PALM SPRINGS (CNS) – Plans to convert a patch of tribal land in downtown Palm Springs into a sports and entertainment arena have been nixed, although a venue development company still plans to build an arena in the Coachella Valley with a different partner, it was announced Wednesday.
Oak View Group is now planning to the build the 10,000-seat arena in unincorporated Riverside County, north of Palm Desert on land owned by the Palm Desert-based H.N. & Frances C. Berger Foundation, a local nonprofit which will lease the land to the company.
Oak View Group CEO and co-founder Tim Leiweke told the Desert Sun that the company’s partnership with the Agua Caliente Band of Cahuilla Indians “ultimately unwound.”
He also cited concerns over parking and traffic in downtown Palm Springs as hindering the original plans.
“After more than a year of good-faith negotiations we were unable to finalize an agreement with the Agua Caliente tribal leaders for OVG to lease, develop and operate the privately funded arena,” Leiweke said in a prepared statement. “We appreciate the ongoing support and encouragement from the community and are very pleased to be partnering with the Berger Foundation who share our vision for creating a world-class venue for the Coachella Valley and what will be one of the most premier music and professional sports arenas in the world.”
Tribal officials did not immediately respond to a request for comment.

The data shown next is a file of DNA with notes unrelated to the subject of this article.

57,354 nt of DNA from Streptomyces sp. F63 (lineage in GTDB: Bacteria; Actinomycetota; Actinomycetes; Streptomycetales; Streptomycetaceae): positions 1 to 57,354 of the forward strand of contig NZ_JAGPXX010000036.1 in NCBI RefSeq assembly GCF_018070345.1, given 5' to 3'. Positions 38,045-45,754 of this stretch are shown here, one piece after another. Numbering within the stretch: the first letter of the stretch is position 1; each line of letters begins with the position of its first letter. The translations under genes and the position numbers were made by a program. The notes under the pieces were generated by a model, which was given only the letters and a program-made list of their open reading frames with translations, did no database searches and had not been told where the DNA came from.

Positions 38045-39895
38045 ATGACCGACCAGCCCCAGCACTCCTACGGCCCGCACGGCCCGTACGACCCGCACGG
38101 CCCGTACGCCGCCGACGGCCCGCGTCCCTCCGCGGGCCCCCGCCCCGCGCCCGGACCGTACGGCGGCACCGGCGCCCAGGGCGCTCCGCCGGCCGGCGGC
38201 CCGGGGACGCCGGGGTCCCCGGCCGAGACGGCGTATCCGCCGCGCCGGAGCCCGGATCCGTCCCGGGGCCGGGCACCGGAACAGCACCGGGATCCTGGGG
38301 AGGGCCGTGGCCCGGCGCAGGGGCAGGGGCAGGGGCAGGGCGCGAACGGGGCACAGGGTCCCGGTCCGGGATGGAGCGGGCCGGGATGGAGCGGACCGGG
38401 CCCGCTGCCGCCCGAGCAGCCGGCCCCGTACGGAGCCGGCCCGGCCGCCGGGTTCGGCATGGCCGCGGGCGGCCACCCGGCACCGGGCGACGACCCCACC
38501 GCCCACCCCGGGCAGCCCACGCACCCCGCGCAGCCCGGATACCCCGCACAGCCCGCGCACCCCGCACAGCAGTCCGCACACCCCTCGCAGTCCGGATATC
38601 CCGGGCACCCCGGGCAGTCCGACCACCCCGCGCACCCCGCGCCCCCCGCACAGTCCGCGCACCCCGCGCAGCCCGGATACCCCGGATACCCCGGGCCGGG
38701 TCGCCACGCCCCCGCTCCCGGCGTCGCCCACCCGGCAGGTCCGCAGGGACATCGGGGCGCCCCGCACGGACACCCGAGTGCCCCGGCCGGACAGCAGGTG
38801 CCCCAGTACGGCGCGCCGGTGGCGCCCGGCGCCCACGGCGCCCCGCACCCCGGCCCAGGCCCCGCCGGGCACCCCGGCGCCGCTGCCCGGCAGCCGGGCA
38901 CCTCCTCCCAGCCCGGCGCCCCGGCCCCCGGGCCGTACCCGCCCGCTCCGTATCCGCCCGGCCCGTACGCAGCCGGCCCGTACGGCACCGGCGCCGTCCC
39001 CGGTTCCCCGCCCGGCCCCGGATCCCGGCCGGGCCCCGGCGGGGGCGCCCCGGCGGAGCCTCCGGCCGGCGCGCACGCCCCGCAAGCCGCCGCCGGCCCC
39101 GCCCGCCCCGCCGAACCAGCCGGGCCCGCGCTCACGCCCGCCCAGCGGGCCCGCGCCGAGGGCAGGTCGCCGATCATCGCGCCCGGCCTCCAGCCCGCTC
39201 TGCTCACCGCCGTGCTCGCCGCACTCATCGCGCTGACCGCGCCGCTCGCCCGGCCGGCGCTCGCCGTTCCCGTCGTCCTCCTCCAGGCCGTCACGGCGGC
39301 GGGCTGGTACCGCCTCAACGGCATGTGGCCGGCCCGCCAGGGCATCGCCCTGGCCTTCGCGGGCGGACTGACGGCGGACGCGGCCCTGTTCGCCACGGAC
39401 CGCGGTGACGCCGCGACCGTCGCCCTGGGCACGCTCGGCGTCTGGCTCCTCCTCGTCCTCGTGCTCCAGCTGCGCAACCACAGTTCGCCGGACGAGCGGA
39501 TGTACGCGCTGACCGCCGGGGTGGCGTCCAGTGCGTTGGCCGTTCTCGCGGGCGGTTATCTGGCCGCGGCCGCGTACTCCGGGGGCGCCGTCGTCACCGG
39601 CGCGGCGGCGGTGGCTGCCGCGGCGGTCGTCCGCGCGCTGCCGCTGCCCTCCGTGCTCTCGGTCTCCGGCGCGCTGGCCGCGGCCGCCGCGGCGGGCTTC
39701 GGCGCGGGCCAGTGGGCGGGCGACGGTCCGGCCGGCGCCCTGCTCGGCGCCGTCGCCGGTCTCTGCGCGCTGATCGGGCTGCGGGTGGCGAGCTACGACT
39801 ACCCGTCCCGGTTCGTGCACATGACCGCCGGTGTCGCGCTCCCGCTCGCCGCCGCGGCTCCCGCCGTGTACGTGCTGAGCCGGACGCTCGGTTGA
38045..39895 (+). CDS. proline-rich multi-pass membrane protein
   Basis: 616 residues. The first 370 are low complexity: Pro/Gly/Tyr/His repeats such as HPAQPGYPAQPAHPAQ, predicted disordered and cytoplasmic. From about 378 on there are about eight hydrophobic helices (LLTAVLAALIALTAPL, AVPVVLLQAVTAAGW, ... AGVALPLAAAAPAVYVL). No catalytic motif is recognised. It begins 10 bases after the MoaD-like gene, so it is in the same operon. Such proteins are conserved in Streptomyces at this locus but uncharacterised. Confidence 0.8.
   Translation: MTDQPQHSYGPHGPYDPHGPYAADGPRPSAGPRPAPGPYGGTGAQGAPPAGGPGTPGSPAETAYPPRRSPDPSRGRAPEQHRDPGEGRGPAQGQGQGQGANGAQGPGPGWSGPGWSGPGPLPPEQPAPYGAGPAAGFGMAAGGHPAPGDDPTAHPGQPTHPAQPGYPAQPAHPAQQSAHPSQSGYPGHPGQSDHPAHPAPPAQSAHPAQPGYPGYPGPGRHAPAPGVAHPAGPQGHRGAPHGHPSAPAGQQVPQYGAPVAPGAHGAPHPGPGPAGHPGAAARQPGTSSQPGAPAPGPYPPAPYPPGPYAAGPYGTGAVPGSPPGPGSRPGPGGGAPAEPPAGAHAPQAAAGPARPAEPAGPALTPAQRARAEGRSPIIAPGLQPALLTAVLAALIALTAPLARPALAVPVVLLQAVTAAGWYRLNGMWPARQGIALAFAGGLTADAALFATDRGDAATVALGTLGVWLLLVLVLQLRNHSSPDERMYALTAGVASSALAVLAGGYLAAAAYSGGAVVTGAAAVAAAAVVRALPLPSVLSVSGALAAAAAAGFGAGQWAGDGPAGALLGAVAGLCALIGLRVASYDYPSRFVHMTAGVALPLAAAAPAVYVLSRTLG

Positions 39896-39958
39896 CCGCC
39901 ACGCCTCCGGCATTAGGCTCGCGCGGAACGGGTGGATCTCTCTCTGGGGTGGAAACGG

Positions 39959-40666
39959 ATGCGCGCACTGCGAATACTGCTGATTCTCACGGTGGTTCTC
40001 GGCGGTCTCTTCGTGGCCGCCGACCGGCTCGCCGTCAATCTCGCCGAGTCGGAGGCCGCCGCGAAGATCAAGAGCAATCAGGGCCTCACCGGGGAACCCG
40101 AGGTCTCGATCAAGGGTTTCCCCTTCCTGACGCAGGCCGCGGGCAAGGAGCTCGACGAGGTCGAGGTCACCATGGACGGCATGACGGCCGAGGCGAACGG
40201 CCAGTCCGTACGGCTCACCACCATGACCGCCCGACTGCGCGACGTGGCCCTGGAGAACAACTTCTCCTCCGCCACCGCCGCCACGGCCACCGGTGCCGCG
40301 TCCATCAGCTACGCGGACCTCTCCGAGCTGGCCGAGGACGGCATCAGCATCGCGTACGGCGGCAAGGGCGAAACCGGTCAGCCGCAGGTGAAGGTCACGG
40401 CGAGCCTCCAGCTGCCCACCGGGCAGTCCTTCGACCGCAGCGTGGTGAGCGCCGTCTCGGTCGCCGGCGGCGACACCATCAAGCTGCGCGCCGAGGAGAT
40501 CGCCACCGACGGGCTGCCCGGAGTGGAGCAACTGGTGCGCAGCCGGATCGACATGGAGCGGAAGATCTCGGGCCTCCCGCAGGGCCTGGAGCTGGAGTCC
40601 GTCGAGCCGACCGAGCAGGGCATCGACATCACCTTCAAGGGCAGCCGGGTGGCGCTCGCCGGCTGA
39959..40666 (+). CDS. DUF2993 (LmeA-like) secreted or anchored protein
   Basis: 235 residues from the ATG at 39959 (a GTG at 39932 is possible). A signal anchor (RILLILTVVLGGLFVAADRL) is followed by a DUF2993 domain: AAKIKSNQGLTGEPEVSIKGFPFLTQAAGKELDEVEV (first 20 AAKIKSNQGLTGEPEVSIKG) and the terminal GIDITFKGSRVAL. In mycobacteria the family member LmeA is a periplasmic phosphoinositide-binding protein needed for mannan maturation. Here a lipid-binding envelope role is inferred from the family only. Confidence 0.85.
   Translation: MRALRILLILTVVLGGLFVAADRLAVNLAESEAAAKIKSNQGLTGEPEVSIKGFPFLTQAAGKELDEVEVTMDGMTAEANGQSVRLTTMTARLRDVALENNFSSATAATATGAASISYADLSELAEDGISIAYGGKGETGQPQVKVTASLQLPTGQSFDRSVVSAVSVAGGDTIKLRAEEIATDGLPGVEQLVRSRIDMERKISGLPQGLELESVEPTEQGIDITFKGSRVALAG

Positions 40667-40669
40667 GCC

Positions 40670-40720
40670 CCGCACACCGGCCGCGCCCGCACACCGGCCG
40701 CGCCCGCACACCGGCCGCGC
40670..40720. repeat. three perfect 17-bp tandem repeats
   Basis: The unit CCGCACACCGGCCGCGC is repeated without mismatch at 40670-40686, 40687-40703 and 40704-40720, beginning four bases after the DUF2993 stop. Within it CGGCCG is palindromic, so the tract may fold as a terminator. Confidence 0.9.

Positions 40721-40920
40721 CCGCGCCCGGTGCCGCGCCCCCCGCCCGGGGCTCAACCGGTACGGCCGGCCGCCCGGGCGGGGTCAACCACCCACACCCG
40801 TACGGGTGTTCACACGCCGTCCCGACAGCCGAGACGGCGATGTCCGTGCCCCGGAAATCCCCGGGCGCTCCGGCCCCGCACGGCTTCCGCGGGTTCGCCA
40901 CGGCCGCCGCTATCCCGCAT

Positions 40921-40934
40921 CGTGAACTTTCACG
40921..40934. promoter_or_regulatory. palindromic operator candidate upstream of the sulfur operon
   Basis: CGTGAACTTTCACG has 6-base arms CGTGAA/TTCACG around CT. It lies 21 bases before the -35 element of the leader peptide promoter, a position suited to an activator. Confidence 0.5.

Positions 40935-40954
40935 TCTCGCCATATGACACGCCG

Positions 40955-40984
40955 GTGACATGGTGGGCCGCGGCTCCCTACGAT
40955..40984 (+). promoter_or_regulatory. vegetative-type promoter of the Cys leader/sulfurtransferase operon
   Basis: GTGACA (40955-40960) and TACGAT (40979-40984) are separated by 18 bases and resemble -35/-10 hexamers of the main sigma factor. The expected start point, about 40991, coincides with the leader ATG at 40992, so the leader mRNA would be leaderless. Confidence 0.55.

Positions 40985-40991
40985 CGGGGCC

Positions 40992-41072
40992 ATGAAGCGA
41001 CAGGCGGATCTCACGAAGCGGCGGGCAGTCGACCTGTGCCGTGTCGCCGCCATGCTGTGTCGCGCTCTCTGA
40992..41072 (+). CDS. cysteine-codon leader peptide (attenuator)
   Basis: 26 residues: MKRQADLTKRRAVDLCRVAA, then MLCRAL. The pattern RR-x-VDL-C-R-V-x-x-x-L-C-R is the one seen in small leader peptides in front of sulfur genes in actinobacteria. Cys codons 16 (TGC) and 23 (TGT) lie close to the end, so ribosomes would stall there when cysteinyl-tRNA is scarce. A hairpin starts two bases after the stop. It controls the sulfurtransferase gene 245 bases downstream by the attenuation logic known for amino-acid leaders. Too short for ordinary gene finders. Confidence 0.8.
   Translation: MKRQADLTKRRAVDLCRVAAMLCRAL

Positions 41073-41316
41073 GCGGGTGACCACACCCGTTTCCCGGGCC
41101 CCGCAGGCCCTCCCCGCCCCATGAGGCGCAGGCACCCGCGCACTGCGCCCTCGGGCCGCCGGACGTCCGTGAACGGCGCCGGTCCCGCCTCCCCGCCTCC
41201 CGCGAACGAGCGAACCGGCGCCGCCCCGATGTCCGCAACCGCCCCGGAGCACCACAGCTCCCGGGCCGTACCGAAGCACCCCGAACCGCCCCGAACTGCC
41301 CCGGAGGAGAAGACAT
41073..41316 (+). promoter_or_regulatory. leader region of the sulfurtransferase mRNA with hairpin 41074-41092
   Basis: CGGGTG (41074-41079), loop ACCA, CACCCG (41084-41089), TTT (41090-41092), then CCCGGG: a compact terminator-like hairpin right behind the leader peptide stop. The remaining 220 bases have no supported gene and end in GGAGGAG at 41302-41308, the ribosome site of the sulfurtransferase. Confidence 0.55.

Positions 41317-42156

The 300,000-square-foot arena, which will house the top minor league affiliate of the Seattle Kraken NHL team, will be constructed on a roughly 43- acre site between Interstate 10 and the Classic Club golf course. Construction is expected to begin sometime next year and be completed toward the end of 2022, the company said.
Construction was originally supposed to wrap up by the end of 2021 in coordination with the hockey team beginning play. It remains unclear how the delay will impact team operations.
With the closure of Desert Ice Castle in Cathedral City in March amid the coronavirus pandemic, the Coachella Valley was left without a skating rink. The new arena is expected to fill the niche left behind in the figure skating, recreational skating and adult and youth hockey sectors.
Officials are also expected to work with Live Nation Entertainment to bring live events including concerts to the venue.
The arena was originally slated to be constructed on a 16-acre plot of land near the tribe’s downtown casino and the site of future tribal developments.
Plans to construct the arena in the heart of downtown Palm Springs had drawn community ire in recent months.
In January, a dozen Palm Springs residents calling themselves “Palm Springs Together” mailed letters to state officials pleading for them to get involved in the proposal, arguing the arena builders should be required to draft customary environmental reports.
The Agua Caliente Band of Cahuilla Indians is a federally recognized tribe and a sovereign nation with full authority over its land use decisions, meaning it is not subject to the California Environmental Quality Act land use requirements.